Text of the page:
In 1963, ‘‘the FBI assigned full enemy status to King,’’ Branch wrote, noting that even ‘‘after receiving intelligence that someone was trying to kill him, the Bureau would refuse to warn King as it routinely warned other potential targets.’’
Yet Kennedy still worked with King, even as his FBI tried to tear King down.
In June 1963, King had a private meeting with Kennedy at the White House. During a stroll through the Rose Garden, the president told King that he was under surveillance.
‘‘He was playing both sides of the issue,’’ Barrett says.
A few minutes after Kennedy’s warning, he and King joined a meeting with other civil rights leaders. The March on Washington had been announced, and Kennedy had hinted publicly that he was against it. Someone in the meeting asked if that was true.
‘‘We want success in the Congress, not a big show on the Capitol,’’ Kennedy replied, according to ‘‘Parting the Waters.’’
In the end, the peaceful mass march made headlines around the world.
Kennedy watched it on television. Immediately afterward, he met with march leaders in the White House, where they discussed civil rights legislation that was finally inching through Congress. The leaders pressed Kennedy to strengthen the legislation; the president listed many obstacles.
Some believe Kennedy preferred to wait until after the 1964 election to push the issue. Yet in his public speeches, he spoke more and more about justice for all.
La Trice Washington, a professor at Otterbein College in Ohio, says some of Kennedy’s rhetoric went ‘‘well beyond sympathetic.’’ As an example, she cites a graduation speech at San Diego State College on June 11, 1963.
‘‘Our goal must be an educational system in the spirit of the declaration of independence — a system in which all are created equal,’’ Kennedy said. ‘‘A system in which every child, whether born a banker’s son in a Long Island mansion, or a Negro sharecropper’s son in an Alabama cotton field, has every opportunity for an education that his abilities and character deserve.’’
Those were dangerous words, Washington says.
‘‘That was not acceptable language by the dominant culture,’’ she says. ‘‘That puts you on the front lines. It puts you on the line not only for political retribution, but for death.’’
Fifty years later, except for the aging few who recall the portraits on the walls, Kennedy is not widely remembered as a civil rights icon. During this Black History Month, his name has been seldom mentioned.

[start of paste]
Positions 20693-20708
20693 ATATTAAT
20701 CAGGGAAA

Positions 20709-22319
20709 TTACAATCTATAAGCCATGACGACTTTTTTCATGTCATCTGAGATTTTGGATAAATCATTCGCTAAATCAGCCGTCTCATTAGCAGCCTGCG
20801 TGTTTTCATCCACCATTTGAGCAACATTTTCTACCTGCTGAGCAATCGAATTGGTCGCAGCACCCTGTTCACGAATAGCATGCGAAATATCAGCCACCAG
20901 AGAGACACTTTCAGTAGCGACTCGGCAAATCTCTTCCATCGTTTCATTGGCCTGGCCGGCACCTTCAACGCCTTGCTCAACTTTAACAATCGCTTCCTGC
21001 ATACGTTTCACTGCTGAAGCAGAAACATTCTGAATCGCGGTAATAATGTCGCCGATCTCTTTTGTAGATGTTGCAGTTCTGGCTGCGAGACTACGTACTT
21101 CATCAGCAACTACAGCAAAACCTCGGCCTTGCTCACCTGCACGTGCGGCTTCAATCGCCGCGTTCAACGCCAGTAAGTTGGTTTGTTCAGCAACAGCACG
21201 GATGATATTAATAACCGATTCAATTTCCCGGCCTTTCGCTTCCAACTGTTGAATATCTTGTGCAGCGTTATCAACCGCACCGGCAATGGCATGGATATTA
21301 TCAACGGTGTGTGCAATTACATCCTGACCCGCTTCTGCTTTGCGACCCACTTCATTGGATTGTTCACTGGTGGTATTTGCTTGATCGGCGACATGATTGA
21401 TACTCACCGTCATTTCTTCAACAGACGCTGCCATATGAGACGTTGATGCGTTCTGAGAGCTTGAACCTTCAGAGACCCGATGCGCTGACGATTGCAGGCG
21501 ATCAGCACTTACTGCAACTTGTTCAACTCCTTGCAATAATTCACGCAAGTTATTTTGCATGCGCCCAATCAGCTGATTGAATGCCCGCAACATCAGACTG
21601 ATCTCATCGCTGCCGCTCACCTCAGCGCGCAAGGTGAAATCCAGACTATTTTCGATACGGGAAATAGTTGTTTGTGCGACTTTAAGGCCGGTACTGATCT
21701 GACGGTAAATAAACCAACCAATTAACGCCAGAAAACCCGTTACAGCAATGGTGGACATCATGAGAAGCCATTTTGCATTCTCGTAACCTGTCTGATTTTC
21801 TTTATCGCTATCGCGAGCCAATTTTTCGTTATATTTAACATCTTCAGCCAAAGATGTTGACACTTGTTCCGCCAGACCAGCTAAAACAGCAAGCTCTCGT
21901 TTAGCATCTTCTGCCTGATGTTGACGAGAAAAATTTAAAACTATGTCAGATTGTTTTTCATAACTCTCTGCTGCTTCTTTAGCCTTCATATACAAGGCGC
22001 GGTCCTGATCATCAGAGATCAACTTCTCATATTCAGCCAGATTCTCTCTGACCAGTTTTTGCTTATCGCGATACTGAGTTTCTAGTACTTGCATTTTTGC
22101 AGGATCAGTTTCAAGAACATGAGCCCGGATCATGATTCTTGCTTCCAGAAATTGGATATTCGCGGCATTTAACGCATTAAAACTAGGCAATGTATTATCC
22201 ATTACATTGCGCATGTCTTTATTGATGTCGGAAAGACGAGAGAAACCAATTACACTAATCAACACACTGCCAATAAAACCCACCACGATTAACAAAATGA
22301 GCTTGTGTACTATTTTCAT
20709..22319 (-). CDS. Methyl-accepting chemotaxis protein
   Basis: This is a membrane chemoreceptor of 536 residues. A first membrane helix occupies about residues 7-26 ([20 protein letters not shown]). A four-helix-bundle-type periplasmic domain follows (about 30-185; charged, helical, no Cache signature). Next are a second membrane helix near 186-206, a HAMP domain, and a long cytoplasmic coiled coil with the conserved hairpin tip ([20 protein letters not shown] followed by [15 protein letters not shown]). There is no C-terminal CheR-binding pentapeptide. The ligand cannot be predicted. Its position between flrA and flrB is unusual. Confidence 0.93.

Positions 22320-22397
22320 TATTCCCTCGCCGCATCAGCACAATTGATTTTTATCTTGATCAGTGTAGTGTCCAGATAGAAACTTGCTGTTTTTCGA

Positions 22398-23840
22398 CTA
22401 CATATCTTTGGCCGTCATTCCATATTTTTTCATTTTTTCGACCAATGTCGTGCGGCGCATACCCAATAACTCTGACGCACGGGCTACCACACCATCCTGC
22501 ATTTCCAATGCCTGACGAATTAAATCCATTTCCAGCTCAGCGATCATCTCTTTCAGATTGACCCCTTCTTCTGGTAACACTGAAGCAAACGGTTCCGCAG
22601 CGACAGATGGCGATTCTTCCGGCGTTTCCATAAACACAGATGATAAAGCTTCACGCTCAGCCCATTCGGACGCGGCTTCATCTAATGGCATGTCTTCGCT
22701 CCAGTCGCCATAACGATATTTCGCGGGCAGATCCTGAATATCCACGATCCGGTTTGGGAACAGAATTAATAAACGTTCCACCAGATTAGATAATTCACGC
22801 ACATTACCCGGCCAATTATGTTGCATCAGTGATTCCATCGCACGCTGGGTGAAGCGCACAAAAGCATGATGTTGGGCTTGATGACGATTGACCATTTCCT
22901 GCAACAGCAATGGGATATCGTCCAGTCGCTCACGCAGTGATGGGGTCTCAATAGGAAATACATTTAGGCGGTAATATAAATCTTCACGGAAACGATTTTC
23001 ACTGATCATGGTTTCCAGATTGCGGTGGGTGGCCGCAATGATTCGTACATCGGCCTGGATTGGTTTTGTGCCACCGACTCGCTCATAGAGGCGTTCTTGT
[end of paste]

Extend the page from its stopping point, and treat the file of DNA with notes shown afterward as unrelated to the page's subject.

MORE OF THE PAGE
His successor, President Lyndon Johnson, receives credit for hammering through the monumental Civil Rights Act and Voting Rights Act, which ensured full citizenship for African-Americans.
‘‘Kennedy was sort of remade after his death,’’ says Allan Saxe, a professor at the University of Texas at Arlington who has researched Kennedy and civil rights. ‘‘He did speak on civil rights, he talked about it, but he never got much legislation through.’’
Barrett, the Villanova professor, says Kennedy was moving, however slowly, toward a ‘‘full steam ahead’’ approach to civil rights — and then he was killed.
‘‘I don’t think he ever developed an emotional or gut level commitment on this issue. He’s memorialized that way, but I don’t think he got there,’’ Barrett says.
Today, the hard facts of history can be unforgiving. But for black people who lived that history, a cautious hand extended can feel like an embrace.
‘‘When I think about his compassion for people, I also think about Martin Luther King,’’ says Jordan, the Richmond pastor. She believes Kennedy is a martyr for black people, ‘‘because a martyr is someone who died for what they believed.’’
Mack, the civil rights activist, admires him still.
Whether Kennedy might have achieved anything substantial on civil rights — ‘‘that’s the unknown,’’ he acknowledges.
Still, he adds, ‘‘Being as young as I was, I saw him as a breath of fresh air. Youthful, dynamic, a new visionary type of leader. I felt a lot of optimism and hope. I felt that in time, if we kept up our advocacy, he would deal with issues important to our people.’’
Jesse Washington covers race and ethnicity for The Associated Press. He is reachable at www.twitter.com/jessewashington or jwashington(at)ap.org.